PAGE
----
Agricultural and food sciences
- Agricultural animal husbandry
- Agricultural animal nutrition
- Agricultural animal production not elsewhere classified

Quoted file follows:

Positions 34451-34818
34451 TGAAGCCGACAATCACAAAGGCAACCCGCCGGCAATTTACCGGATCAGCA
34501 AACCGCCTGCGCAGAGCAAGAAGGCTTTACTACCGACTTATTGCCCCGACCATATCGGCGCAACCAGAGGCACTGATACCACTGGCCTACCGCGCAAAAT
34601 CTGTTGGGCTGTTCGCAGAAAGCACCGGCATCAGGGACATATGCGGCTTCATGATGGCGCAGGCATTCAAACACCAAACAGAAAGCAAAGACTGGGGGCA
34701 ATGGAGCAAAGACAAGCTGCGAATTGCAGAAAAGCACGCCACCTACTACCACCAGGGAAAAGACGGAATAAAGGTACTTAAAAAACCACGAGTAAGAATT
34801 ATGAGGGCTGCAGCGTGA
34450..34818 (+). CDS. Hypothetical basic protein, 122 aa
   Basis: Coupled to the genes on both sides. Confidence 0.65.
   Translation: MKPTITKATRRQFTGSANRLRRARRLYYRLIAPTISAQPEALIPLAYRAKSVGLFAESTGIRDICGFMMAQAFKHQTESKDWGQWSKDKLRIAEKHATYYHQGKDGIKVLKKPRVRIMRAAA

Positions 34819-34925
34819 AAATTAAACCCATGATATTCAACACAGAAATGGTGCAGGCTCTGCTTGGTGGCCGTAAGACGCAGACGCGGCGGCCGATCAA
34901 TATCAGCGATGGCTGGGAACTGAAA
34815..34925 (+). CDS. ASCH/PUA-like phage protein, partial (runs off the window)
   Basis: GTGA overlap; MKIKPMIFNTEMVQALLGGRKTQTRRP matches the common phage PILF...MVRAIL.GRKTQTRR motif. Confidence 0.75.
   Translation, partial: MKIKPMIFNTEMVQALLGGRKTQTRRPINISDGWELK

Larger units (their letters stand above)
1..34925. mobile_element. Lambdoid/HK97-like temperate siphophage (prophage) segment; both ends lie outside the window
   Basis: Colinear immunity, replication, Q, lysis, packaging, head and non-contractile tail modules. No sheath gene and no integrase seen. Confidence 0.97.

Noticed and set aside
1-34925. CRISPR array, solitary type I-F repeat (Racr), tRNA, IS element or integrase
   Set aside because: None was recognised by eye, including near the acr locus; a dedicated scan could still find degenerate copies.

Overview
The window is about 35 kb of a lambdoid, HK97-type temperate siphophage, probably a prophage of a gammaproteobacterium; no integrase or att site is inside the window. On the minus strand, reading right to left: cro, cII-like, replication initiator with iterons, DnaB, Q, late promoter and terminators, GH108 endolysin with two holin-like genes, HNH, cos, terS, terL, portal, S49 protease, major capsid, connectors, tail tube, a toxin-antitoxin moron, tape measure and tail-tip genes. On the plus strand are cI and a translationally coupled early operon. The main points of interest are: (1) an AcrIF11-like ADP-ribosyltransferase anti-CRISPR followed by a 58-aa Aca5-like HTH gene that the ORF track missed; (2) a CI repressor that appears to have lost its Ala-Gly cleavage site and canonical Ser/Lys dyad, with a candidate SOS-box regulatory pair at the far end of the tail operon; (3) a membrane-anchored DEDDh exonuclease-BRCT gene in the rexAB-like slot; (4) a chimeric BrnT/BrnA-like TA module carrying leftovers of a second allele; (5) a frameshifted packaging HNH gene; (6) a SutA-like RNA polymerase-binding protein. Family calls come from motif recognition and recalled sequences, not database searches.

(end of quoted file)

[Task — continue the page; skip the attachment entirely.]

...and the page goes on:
It is well known that the production of anthropogenic greenhouse gases (GHG) is the main driver for climate change and the contribution of enteric methane (CH4) emission derived from cattle is undeniable. Nutritional strategies can be implemented to reduce these emissions, while climate change itself also affects the cattle sector due to negative effects on feed production. As such, farmers need to work on two fronts in their management: implementation of both mitigation and adaptation strategies. This is particularly challenging in grass-based rations, as several CH4 mitigation strategies seem less effective in cows fed grass-based rations, while enhanced enteric CH4 emissions may be associated with grassland-products from climate adaptation strategies. In this project, the influence of nutritional GHG mitigation strategies or grassland adaptation strategies on the enteric CH4 emissions in dairy cattle fed grass-based rations will be investigated. In the first work package, the introduction of extruded linseed or rapeseed meal in grass silage-based rations will be investigated to reveal the mitigating mode of action. In the second work package, the potential trade-offs between mitigation and the implementation of drought tolerant grass species or grassland herbs will be investigated. These results will lead to the implementation of these strategies at farm level in order to reach the Flemish and European reduction goals in Climate Action plans.